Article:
The tomb of another William Rawlings.

There is a large tomb still in place on the grounds, of Sir William Rawlings, a sheriff and a benefactor of the church. This is rather disconcerting to stumble upon unawares, William Rawlings also being the name of Keats’ erstwhile stepfather (the second husband of his mother Frances)!

I would certainly recommend a visit. It’s a lovely place, and being able to pay your respects to The Actual Font is just magic!


  • Address: Bishopsgate, Bishopsgate, London EC2M 3TL
  • Tube: Liverpool Street on the Circle, Central, Hammersmith and City, Metropolitan, and London Overground lines, and National Rail
  • Opening hours: Monday to Friday only (being a City church!) from 7:30am to 5:30pm


Swan and Hoop Livery Stables, Moorgate, London

The Swan and Hoop Livery Stables, just north of the old London Wall, is assumed to be where John Keats was born in 1795.  The buildings of Keats’ time were demolished some while ago, and the current building now houses the Keats at the Globe bar.

A plaque marks where Moorgate once stood as part of the London Wall, very near the Swan and Hoop.

The Keats Connection

John Keats’ maternal grandfather, John Jennings, with new wife Alice Whalley, leased the Swan and Hoop livery stables from February 1774, and later also rented the inn beside the stables.

The establishment was located just north of where Moorgate (the gate) allowed entry through the London Wall. Jennings was therefore ideally placed to cater for travellers journeying in and out of London along (what is now) City Road.

Jennings employed Thomas Keats at the Swan and Hoop – we think as an ostler, though as Thomas was able to keep his own ‘remarkably fine’ horse, his origins may have been rather less humble than that implies. In any case, Thomas married John and Alice’s daughter, Frances Jennings, in 1794, and the young couple lived either at the Swan and Hoop or nearby.

John Keats was born to Thomas and Frances on 31 October 1795. John was baptised at nearby St Botolph’s, so we assume he was born at the Swan and Hoop. Hence, the Swan and Hoop is where The Birthplace plaque is, but there is no definite proof one way or the other.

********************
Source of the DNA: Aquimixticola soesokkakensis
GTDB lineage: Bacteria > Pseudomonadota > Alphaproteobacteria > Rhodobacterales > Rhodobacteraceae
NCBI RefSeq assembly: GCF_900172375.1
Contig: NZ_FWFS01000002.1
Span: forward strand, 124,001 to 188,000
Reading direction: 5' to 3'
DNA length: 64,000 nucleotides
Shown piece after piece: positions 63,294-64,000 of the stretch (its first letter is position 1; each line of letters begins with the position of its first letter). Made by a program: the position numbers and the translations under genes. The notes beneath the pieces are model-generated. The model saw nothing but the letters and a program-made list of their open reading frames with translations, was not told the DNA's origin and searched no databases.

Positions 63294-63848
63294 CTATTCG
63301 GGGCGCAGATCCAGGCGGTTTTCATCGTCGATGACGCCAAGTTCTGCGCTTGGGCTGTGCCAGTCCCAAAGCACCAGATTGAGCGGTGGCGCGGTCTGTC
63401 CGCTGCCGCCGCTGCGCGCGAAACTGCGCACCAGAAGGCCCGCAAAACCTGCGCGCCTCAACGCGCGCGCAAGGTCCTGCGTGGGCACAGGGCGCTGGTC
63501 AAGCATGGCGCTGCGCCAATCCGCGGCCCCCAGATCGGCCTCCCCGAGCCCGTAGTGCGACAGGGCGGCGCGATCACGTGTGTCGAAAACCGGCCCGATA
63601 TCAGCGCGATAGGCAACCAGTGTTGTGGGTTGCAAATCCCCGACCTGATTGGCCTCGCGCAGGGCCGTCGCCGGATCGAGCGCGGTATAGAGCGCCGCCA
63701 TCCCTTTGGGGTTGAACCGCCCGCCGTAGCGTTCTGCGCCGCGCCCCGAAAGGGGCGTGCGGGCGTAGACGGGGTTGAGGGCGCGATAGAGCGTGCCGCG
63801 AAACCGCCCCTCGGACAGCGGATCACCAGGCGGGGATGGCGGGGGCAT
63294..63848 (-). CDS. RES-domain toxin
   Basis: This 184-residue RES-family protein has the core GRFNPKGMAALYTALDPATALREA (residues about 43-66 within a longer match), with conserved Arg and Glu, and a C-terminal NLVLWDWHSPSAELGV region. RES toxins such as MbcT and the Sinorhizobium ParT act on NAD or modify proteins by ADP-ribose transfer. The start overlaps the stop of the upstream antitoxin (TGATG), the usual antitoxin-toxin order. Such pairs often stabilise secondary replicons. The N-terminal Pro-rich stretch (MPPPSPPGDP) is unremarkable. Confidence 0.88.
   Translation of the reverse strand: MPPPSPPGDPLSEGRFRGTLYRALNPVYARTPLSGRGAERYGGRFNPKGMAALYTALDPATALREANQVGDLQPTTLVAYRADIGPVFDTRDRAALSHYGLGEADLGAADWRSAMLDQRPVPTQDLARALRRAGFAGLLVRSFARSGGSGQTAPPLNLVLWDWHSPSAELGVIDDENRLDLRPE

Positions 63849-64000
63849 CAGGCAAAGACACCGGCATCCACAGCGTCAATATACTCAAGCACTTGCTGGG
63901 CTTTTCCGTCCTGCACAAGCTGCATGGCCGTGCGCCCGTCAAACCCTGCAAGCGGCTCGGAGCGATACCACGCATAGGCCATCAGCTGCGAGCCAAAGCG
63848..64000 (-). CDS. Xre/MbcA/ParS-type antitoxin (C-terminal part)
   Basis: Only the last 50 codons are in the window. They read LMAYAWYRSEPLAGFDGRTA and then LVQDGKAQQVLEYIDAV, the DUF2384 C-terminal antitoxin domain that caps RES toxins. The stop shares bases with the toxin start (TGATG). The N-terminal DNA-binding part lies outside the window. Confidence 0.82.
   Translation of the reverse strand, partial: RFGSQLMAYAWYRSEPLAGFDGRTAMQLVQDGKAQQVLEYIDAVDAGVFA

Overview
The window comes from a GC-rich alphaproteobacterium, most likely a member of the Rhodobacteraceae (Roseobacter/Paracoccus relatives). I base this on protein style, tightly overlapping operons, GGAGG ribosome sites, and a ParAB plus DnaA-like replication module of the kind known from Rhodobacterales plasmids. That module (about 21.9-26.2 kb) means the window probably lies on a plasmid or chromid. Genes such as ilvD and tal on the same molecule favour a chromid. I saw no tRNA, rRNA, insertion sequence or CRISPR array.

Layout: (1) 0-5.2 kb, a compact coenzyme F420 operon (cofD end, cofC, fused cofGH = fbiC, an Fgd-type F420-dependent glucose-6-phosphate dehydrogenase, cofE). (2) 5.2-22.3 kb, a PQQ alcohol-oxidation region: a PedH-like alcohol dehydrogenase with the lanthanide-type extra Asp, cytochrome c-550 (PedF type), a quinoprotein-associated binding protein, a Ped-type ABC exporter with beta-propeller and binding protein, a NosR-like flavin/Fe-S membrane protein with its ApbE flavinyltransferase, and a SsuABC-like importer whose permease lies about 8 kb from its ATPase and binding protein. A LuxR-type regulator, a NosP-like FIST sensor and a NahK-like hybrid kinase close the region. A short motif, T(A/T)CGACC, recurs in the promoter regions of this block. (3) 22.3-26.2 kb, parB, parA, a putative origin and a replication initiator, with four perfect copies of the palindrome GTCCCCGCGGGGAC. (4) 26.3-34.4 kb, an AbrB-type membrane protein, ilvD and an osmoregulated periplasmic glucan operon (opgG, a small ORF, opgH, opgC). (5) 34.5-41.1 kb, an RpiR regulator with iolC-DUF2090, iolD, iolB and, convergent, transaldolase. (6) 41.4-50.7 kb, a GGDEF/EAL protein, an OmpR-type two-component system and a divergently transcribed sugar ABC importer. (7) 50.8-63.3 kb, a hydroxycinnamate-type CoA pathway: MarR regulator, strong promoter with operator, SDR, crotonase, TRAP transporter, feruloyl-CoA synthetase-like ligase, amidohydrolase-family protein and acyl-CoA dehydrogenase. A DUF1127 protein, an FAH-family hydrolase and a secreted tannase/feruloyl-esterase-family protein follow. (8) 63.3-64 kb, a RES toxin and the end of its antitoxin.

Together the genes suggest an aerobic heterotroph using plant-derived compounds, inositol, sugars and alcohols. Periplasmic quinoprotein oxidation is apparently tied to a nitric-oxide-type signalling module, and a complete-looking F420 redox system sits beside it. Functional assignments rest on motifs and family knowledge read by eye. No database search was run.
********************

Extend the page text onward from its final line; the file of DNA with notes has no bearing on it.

When John’s brother George was born in February 1797, we know that the family were living in Craven Street, Shoreditch (and George was baptised at nearby St Leonard’s), but we are not sure when exactly the family moved.

In any case, when John Jennings retired in 1802, Thomas Keats took over management of the Swan and Hoop, and the family moved there to live. (Note, however, that the Bunhill Fields burial register for Edward Keats has him “brought from Craven Street City Road” for burial on 9 December 1802. I am guessing the handover of responsibilities from John Jennings to Thomas, and the family’s move from one home to another, may have taken placed over an extended period, especially if Edward’s illness was prolonged.)

The youngest child, Frances Mary (Fanny), was presumably also born at the Swan and Hoop, on 3 June 1803.

Back Then

When the London or City Wall was first built in Roman times, it blocked the course of the Walbrook stream, and this created a marsh or ‘moor’ along the north of the wall. Later, in the Middle Ages, when a small gate was built in the wall, it was named Moorgate after this ‘natural’ feature.

(The name ‘Moorgate’ is now associated with the original gate, the area, and the road on which the Swan and Hoop used to stand – so apologies if I am overly pedantic about identifying which I’m talking about at any given time.)

The marsh was slowly drained during the 1500s, and was eventually laid out as a formal park, known as Moorfields.

In 1672, Moorgate (the gate) was rebuilt as something more imposing – but in 1761, this was demolished to allow more traffic through.

In 1675-76, a new hospital was built along the London Wall running to the east of Moorgate, to accommodate the Bethlem Royal Hospital, infamously known as ‘Bedlam’. By 1791, this huge building was in very poor condition, and parts of it were uninhabitable. It continued to be used, however, until a new building was finally available in Southwark in 1815. Following this, the London Wall along that area was demolished in 1817.

As a child, then, Keats would not have known Moorgate as a ‘constructed’ gate, although much of the nearby London Wall was preserved. He would have known Moorfields as open parkland. And he lived literally just over the road from a deteriorating Bedlam!

Looking north up Moorgate (the road), with the Swan and Hoop’s location ahead to the left (now The Globe). Moorgate (the gate) would have been roughly where the three pedestrians are crossing (left to right). The gate’s blue plaque is within the open ground-floor area of the building to the far right.


I confess myself a tad confused over whether Keats would have known the road at the front of the Swan and Hoop as ‘Moorfields’ or ‘Little Moorfields’. Today, however, the thoroughfare is known as Moorgate. To the north, once it passes Ropemaker Street and South Place, the road becomes Finsbury Pavement.